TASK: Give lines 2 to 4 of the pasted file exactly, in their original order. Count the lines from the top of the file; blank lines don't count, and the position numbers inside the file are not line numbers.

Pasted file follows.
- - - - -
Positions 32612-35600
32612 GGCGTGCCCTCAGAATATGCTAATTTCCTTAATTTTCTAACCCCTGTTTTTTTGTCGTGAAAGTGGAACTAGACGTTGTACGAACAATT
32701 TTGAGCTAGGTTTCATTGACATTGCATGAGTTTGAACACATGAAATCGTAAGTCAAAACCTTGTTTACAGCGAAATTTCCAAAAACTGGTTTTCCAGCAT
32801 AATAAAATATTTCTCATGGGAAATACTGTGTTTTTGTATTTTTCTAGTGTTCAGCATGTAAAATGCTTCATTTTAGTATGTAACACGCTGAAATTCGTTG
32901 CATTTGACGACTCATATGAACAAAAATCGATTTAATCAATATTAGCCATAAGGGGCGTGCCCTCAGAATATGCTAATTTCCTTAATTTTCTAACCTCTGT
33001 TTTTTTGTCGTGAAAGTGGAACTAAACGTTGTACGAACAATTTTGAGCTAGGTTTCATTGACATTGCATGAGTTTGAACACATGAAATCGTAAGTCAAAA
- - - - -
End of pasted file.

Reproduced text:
32612 GGCGTGCCCTCAGAATATGCTAATTTCCTTAATTTTCTAACCCCTGTTTTTTTGTCGTGAAAGTGGAACTAGACGTTGTACGAACAATT
32701 TTGAGCTAGGTTTCATTGACATTGCATGAGTTTGAACACATGAAATCGTAAGTCAAAACCTTGTTTACAGCGAAATTTCCAAAAACTGGTTTTCCAGCAT
32801 AATAAAATATTTCTCATGGGAAATACTGTGTTTTTGTATTTTTCTAGTGTTCAGCATGTAAAATGCTTCATTTTAGTATGTAACACGCTGAAATTCGTTG